Prime Minister Morgan Tsvangirai of Zimbabwe said Friday that peace has been restored in the country following the formation in February of a national unity government. He told Reuters in Spain that there has been substantive progress despite continued sporadic incidents.
But the Zimbabwe Peace Project in a report on conditions as recently as July says things have not improved a lot on the human rights front, saying many teachers remain fearful and some youth militia previously involved in political violence have been brought into schools to teach.
The group said that while the 1,335 human rights violations documented in July reflected a decline from 1,558 incidents in June, incidents of harassment and assault remain "disturbingly prevalent in all the 10 provinces" of the country. It added: "Also disturbing are resurfacing inclinations toward extreme forms of violence."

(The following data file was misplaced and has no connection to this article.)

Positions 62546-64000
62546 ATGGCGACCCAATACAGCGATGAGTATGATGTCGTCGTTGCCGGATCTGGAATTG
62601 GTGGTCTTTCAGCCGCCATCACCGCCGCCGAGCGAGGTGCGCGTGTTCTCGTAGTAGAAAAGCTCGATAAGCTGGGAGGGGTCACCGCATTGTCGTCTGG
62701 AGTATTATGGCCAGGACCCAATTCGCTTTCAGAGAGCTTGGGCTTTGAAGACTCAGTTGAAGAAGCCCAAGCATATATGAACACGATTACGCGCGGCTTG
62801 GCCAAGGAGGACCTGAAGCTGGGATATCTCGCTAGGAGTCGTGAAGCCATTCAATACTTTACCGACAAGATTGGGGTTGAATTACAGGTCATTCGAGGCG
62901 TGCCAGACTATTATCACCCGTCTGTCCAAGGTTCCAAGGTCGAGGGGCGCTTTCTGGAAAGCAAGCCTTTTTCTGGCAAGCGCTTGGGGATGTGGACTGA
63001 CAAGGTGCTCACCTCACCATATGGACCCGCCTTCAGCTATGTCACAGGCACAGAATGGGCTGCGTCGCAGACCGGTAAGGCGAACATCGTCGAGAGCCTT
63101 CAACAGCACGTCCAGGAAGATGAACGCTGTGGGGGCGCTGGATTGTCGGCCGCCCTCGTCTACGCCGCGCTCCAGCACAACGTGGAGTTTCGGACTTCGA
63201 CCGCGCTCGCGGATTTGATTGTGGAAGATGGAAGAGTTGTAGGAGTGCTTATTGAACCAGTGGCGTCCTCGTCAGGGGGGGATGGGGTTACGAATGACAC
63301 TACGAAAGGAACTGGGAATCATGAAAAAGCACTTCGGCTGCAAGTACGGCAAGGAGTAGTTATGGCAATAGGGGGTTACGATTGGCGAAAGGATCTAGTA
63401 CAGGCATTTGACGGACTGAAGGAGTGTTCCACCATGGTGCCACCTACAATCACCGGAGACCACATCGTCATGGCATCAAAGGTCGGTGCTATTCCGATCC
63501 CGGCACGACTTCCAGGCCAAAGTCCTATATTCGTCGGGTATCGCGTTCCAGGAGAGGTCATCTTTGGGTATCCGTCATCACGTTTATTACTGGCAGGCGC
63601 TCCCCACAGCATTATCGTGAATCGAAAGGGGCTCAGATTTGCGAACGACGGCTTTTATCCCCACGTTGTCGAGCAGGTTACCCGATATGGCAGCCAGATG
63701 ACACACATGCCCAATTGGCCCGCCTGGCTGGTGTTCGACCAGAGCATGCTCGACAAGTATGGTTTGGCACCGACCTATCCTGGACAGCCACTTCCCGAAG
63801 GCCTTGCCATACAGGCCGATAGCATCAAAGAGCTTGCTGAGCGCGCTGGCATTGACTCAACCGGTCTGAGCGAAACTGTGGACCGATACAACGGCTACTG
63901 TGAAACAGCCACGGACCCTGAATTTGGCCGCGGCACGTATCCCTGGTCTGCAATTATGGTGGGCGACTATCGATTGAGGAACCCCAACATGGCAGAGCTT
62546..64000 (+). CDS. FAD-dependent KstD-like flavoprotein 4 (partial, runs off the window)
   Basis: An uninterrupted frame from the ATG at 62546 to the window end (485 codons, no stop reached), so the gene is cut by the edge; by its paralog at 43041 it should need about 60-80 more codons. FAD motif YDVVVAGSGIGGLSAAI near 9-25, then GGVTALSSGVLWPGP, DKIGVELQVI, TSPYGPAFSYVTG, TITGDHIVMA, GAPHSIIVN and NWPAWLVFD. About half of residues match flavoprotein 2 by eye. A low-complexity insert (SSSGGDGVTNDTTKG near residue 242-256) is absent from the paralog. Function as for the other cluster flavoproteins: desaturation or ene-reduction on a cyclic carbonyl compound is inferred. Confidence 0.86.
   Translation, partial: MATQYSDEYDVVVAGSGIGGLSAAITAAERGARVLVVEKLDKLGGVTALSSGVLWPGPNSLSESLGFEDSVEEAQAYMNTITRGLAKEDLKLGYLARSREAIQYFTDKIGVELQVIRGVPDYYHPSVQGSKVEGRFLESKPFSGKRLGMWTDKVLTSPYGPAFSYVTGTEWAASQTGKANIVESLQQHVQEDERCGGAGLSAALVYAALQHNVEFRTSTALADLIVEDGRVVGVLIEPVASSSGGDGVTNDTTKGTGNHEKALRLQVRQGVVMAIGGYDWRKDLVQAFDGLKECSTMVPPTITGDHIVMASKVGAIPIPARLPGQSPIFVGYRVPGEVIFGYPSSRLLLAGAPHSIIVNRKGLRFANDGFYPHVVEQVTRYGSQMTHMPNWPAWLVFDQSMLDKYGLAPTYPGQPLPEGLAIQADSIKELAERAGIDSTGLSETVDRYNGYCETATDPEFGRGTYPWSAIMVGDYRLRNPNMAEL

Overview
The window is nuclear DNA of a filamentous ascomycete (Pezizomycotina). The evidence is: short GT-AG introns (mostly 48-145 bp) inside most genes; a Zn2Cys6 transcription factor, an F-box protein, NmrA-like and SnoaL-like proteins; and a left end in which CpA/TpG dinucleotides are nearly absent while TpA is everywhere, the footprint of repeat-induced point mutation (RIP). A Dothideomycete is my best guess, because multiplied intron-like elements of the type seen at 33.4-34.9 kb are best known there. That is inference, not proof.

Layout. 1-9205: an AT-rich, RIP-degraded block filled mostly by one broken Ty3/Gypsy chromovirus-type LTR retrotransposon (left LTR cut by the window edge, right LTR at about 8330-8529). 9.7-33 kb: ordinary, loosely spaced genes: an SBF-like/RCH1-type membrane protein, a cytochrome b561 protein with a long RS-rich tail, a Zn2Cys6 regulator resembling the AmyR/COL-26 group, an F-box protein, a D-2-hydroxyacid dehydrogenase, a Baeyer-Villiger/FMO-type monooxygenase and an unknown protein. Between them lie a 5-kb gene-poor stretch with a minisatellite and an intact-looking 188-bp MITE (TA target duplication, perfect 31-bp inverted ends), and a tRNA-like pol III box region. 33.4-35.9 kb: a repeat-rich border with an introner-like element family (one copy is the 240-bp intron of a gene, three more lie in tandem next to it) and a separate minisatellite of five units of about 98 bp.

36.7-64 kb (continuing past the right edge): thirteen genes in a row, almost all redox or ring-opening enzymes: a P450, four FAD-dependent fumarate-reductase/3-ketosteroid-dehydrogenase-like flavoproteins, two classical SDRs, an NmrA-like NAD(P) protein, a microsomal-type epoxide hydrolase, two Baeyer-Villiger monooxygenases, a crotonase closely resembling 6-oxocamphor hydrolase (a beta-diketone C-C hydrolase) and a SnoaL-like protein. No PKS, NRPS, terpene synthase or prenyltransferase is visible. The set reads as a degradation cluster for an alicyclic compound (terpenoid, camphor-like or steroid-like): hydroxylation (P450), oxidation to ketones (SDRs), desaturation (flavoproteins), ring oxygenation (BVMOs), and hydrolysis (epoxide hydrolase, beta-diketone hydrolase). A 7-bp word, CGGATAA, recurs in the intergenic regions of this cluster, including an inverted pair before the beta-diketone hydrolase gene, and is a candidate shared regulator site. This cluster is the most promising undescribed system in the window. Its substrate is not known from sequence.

The group said that harassment, discrimination and violence "continue haunt the distribution of humanitarian and food assistance, as well as support of small farmers.
It also cited the "urgent need to respond to reports of lawlessness, forced labor, beatings, murder and smuggling" in the Chiadzwa diamond field of Marange district, Manicaland.
Human rights activist Clemence Moyo of the Zimbabwe Human Rights Association told reporter Chris Gande of VOA's Studio 7 for Zimbabwe that while the prime minister may be generally correct, there are signs violence may flare again over constitutional reform.